Oedipus Rex - Martinez Pena 1 Deliana Martinez Pena Prof...

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Deliana Martinez Pena Prof. Cain Int. Literature 210.04 3 December 2014 Oedipus Rex : A Just yet Blinded King Oedipus Rex is an Athenian tragedy that was written by Sophocles, also known as The Father of Drama. Oedipus Rex is the prestigious king of Thebes. In the dramatic play, he quickly loses his power and fame as king by a tragedy that happened in his past. He was once prophesized that he would be the killer of his father, and that he would commit incest and be father to his own mother’s kids. His downfall is seen when the Shepherd, the only witness to the tragic murder, confesses that Oedipus is the man who killed Laios, the former king and husband of Iokaste; Oedipus’ queen. Even though Oedipus is known to be just, clear-sighted and comprehensive at the beginning of the play, by the end he discovers he was blinded for years, thus understanding his tragic downfall. Blindness is the motif in the drama, with irony prominently being showcased throughout the play. Sophocles presented many powerful classic themes, including the struggles of men between fate and free will. In Oedipus Rex , he uses the concept of blindness, which becomes the central thematic and metaphorical element. The central theme provides the irony shown in the play in that Teiresias, the blind man, sees the truth. Therefore, Sophocles uses blindness as an “ironic symbol” to represent the truth. It was fate that led Oedipus to commit his wrongdoings, but free will is him cutting his eyes out after he found out that the prophecy came true. Martinez Pena 1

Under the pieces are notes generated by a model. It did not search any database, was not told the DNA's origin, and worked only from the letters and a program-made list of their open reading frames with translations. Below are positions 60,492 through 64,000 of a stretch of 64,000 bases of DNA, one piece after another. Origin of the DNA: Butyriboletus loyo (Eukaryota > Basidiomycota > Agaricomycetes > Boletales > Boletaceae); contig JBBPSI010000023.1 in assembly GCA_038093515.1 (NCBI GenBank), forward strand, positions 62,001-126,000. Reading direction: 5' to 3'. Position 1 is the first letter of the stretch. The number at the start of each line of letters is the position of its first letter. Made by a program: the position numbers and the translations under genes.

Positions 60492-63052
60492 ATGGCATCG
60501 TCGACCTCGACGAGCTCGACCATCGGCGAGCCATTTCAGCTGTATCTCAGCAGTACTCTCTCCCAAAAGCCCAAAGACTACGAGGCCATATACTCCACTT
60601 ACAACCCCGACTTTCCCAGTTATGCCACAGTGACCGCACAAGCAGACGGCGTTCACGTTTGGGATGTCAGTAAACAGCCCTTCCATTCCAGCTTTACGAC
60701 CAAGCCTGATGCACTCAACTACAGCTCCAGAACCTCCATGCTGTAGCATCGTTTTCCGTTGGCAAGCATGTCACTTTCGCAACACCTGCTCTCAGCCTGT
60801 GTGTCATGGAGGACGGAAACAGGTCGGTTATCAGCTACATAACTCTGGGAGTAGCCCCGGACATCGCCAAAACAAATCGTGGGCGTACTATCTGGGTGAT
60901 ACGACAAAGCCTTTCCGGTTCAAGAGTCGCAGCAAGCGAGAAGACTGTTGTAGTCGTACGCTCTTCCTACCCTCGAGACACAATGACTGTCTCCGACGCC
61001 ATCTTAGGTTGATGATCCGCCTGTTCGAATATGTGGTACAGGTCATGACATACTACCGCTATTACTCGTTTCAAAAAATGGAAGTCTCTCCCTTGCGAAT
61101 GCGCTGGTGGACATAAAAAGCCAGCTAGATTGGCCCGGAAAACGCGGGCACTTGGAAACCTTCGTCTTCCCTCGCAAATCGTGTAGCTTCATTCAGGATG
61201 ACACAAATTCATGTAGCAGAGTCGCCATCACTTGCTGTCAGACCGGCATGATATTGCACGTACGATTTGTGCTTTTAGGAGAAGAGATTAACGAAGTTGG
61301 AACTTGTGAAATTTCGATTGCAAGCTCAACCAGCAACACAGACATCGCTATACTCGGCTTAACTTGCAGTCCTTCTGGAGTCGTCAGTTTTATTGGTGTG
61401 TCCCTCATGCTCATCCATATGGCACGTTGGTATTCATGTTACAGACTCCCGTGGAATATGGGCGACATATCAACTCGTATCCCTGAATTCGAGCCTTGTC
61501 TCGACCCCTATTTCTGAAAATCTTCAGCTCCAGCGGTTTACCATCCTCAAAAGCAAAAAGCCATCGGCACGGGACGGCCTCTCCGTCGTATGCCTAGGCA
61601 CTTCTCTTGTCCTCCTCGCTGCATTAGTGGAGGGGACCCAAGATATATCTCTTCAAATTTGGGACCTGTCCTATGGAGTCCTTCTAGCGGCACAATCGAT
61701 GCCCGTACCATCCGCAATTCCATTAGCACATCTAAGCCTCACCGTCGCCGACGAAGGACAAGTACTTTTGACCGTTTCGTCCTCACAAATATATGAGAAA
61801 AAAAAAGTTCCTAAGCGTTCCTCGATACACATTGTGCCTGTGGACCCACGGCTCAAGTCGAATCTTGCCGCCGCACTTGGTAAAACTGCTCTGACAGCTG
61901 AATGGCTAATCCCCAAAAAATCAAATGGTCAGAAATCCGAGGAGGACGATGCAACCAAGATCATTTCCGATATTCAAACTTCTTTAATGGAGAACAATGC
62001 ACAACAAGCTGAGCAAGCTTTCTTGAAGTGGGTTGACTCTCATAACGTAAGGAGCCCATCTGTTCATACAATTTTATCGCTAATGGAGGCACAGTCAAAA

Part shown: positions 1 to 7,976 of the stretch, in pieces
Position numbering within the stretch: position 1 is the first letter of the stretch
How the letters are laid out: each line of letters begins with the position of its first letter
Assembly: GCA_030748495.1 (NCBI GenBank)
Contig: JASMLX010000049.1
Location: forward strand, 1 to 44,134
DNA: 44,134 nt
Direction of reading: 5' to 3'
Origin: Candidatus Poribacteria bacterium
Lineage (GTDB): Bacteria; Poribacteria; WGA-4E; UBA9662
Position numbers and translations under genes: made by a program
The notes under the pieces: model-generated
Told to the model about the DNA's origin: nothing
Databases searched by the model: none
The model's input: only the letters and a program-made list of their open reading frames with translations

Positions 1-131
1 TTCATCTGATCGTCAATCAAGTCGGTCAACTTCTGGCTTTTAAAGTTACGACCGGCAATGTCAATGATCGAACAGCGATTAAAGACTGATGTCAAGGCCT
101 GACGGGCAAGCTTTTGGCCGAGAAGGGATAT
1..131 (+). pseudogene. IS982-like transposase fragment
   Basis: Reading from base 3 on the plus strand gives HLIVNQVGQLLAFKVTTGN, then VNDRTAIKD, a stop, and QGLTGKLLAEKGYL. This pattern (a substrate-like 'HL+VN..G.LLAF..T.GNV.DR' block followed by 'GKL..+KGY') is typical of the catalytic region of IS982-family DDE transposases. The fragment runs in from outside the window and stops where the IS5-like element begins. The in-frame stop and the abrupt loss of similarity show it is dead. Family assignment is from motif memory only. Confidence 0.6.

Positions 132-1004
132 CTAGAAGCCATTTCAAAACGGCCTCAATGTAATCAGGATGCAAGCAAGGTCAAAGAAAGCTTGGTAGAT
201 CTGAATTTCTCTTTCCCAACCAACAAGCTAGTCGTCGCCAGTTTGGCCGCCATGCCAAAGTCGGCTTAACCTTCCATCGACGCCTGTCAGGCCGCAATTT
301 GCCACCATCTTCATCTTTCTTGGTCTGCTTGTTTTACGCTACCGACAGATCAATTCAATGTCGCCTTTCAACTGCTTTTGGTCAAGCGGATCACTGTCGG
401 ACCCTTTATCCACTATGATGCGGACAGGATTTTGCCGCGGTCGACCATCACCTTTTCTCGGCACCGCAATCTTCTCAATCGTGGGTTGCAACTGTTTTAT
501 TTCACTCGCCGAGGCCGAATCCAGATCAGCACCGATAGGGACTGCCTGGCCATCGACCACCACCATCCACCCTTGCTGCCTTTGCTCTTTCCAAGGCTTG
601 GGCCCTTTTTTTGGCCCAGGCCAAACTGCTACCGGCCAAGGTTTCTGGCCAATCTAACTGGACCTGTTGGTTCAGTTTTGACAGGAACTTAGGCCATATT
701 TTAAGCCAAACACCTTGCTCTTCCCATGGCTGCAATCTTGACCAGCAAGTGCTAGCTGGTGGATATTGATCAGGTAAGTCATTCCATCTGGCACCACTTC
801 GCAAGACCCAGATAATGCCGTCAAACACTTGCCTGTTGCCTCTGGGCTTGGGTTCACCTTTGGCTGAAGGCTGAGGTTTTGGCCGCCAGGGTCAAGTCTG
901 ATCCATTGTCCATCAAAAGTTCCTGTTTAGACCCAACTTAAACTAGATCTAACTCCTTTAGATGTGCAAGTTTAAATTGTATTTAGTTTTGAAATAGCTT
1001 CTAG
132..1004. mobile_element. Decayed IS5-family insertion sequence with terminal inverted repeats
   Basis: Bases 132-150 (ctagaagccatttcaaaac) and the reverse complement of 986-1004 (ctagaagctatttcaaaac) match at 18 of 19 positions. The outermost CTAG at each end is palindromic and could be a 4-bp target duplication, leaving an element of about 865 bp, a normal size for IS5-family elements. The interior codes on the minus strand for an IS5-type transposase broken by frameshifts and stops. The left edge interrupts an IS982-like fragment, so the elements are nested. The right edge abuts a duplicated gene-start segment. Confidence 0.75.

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In the Prologue, the exposition is settled. Oedipus Rex, who is playing his role as a concerned and attentive leader, listens to the concerns of his citizens that claim Thebes, the city, to have been struck by a plague: “Thebes is tossed on a murdering sea” (Prologue, line 26). Oedipus Rex relates to their fears and concerns about the city, stating that he knows that “[the citizens] are deathly sick; and yet, sick as [they] are, not one is sick as I” (Prologue, lines 62-63). The reader is told that Oedipus has already taken action by sending Kreon, Oedipus’ brother-in- law, to the oracle of Apollo to obtain a solution for the defilement. “It is for them I suffer, more than for myself” is what Oedipus told Kreon after he came back from the visit to Apollo (Prologue, line 96). The reader can see the connection that Oedipus has with his citizens because he is not hesitant in sharing the information he obtains. The rising action is seen when Kreon returns with Apollo’s answer. The reason why the city is in a state of defilement, according to Apollo, is because there was a murder that was committed, but unsolved. The god Apollo commanded them "to expel from the land of Thebes,” by exile or death, the murderer of Laios (Prologue, line 99). Oedipus makes it his duty to find the murderer. Oedipus states that, if anyone holds in information about the murderer, he forbids his people to “receive that man or speak to him,” and shall be excludes from all activities” (Scene 1, lines 21-22). As for the murderer, he only wishes his life to “be consumed in evil and
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